• Compliance With Existing Laws Banning Tobacco Sales to Minors Is Poor. Despite laws in all 50 States that prohibit the sale of tobacco to minors, studies have repeatedly shown that cigarettes and smokeless tobacco can be purchased by adolescents in test buys at rates averaging 67 percent of attempts.
  • Merchant Education Alone Does Not Work. Educating merchants about tobacco sales laws has not produced sustained improvement in merchant compliance. Embedding merchant education in a communitywide public health campaign that raises awareness about youth access achieves better results, according to an unpublished study, but requires intensive efforts.
  • Active Enforcement of Tobacco Sales Laws Changes Retailer Behavior. The failure of merchant education led to a focus on active enforcement of tobacco sales laws. In controlled studies, active enforcement consistently reduces the proportion of stores that sell tobacco to minors in a test buy (also known as a "compliance check"). It is more effective than merchant education. More frequent inspections produce better results.
  • The Effect of Enforcement on Adolescent Tobacco Use Is Uncertain. Enforcement improves merchant compliance with tobacco sales laws, but whether this reduces young people's access to tobacco or tobacco use, as has been assumed, is not established. In several uncontrolled studies in single communities, teenage smoking was reduced after enforcement programs achieved very high levels of merchant compliance. More recent controlled studies have not replicated this finding. In one, merchant compliance increased more in three Massachusetts towns that enforced tobacco sales laws than in three matched controls, but enforcement was not associated with a fall in adolescents' self-reported access to tobacco products or tobacco use. Similar results were found in an unpublished study of 13 New York communities. However, a randomized controlled trial in Minnesota reported a small reduction in youth smoking in seven small rural towns assigned a community organizer to help them adopt and enforce tobacco sales laws compared with seven control towns not receiving this assistance. The intervention in this trial was more intensive than simple law enforcement, and whether the results could have been achieved with a less comprehensive intervention is unclear.
  • The Effectiveness of Multilevel Governmental Regulations Is Unclear. A number of local, State, and Federal actions have already been taken to reduce youth access to tobacco. Their effectiveness is yet to be determined. There is no evidence that tobacco industry programs designed to prevent youth access are effective.

What We Need To Know More About

The first wave of studies examined intermediate endpoints (merchant compliance with laws). Studies using access to tobacco and tobacco use as endpoints are just beginning to appear. There is some evidence that restricting access to tobacco may discourage young people's tobacco use, but the exact nature, intensity, and duration of interventions necessary to achieve this result are undefined, and many questions remain:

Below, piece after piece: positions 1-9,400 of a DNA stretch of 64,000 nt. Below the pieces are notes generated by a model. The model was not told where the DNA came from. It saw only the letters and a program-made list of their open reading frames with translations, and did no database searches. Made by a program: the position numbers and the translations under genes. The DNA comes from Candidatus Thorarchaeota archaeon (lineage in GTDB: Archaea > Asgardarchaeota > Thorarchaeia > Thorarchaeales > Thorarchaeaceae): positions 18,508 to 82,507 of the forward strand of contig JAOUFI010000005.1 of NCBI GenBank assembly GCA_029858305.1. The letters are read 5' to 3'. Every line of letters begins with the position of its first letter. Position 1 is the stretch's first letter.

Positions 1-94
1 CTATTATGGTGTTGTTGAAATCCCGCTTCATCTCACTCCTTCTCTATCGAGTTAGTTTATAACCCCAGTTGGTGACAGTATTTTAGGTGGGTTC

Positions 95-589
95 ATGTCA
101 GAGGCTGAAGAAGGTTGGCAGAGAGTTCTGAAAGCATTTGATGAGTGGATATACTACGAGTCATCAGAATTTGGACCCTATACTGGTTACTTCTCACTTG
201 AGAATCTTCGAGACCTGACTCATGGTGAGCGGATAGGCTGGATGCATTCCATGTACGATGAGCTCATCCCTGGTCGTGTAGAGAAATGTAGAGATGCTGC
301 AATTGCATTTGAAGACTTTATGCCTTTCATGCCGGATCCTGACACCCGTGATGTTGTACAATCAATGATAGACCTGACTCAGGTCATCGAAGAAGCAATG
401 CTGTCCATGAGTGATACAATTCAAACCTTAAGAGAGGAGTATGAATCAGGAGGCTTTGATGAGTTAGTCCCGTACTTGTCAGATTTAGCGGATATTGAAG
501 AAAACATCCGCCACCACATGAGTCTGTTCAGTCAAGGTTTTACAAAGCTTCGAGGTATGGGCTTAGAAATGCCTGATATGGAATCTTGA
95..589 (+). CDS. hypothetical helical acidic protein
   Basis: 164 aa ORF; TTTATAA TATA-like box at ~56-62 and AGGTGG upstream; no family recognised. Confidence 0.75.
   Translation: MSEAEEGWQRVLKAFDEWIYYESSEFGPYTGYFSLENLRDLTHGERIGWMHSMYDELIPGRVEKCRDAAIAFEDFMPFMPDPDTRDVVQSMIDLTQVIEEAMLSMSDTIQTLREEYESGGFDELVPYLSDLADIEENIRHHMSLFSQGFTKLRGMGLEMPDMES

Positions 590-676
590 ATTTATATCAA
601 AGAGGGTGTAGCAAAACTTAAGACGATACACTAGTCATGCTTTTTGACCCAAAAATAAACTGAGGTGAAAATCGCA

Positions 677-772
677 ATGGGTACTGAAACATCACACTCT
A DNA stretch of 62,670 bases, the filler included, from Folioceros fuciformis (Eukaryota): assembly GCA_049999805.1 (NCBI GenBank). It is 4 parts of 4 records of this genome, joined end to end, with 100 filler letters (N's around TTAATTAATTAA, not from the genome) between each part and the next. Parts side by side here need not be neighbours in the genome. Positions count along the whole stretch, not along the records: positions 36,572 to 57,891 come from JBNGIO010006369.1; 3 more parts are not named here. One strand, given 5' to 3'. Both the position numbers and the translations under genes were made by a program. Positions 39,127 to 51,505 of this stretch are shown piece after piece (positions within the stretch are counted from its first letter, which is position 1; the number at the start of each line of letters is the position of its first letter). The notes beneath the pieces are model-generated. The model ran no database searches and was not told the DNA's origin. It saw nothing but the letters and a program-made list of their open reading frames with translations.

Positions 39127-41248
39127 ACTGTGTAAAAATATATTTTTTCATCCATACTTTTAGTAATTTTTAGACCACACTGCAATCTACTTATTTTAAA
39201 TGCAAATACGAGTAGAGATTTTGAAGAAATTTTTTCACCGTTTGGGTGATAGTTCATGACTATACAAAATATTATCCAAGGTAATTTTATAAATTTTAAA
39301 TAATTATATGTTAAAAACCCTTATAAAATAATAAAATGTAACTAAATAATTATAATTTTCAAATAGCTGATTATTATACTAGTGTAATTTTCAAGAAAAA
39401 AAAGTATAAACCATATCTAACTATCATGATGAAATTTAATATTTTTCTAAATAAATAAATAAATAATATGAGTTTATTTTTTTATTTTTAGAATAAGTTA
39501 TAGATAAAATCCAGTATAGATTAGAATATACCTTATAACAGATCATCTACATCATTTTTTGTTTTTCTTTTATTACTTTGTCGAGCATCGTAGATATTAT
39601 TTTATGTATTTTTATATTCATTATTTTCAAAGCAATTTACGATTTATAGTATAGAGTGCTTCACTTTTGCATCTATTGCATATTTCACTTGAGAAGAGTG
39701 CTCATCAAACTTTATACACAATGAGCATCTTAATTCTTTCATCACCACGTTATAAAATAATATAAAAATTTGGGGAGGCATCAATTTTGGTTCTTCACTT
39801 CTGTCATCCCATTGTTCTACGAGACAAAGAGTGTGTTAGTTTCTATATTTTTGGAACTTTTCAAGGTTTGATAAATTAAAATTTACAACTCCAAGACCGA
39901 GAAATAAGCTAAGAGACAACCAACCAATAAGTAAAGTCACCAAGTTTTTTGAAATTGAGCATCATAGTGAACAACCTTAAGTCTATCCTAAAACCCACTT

• Can Enforcing Tobacco Sales Laws Reduce the Availability of Tobacco to Youth? What level of retailer compliance with the laws is sufficient to produce a meaningful reduction in young people's access to tobacco? Some investigators postulate a threshold effect such that merchant compliance rates of 90 percent or greater may be necessary in order to meaningfully reduce youth access to tobacco, but this has not been empirically tested. What characteristics of an enforcement program (e.g., frequency of inspection, size of fines) optimize retailer compliance?
  • Will Reducing Young People's Access to Tobacco Prevent or Delay Onset of Tobacco Use? Will it do so by reducing the rate at which youths experiment with tobacco, make the transition from occasional tobacco use to regular use, and/or develop nicotine dependence? Some investigators hypothesize that reducing access to tobacco will have the greatest effect on stopping the transition from occasional to regular tobacco use. How long is the lag time between implementing a program and observing an effect on smoking behavior? Will the effect be observed for teens of all ages or only younger ages, as some evidence suggests?
  • How Will Young People's Sources of Tobacco Change as Commercial Sources Become More Restricted? Young people also obtain tobacco through noncommercial means (friends, relatives). What interventions might reduce young people's access to tobacco from noncommercial ("social") sources?
  • What Is the Impact of New Federal Policies Aimed at Reducing Youth Access to Tobacco? How effective is enforcement of the FDA regulations, and how effectively are the Synar regulations being implemented? What impact do the regulations have on rates of compliance with tobacco sales laws or adolescent smoking rates? Is there a relationship between state rates of underage tobacco sales and youth smoking rates?
  • Some States and Communities Have Adopted Laws That Prohibit Minors' Possession of Tobacco. These are supported by the tobacco industry, but the public health community's opinion is divided. Do youth possession laws have a net positive or negative impact on youth attitudes, access to tobacco, or tobacco use? What is the effectiveness of newer approaches to reducing youth access, including banning self-service displays of tobacco?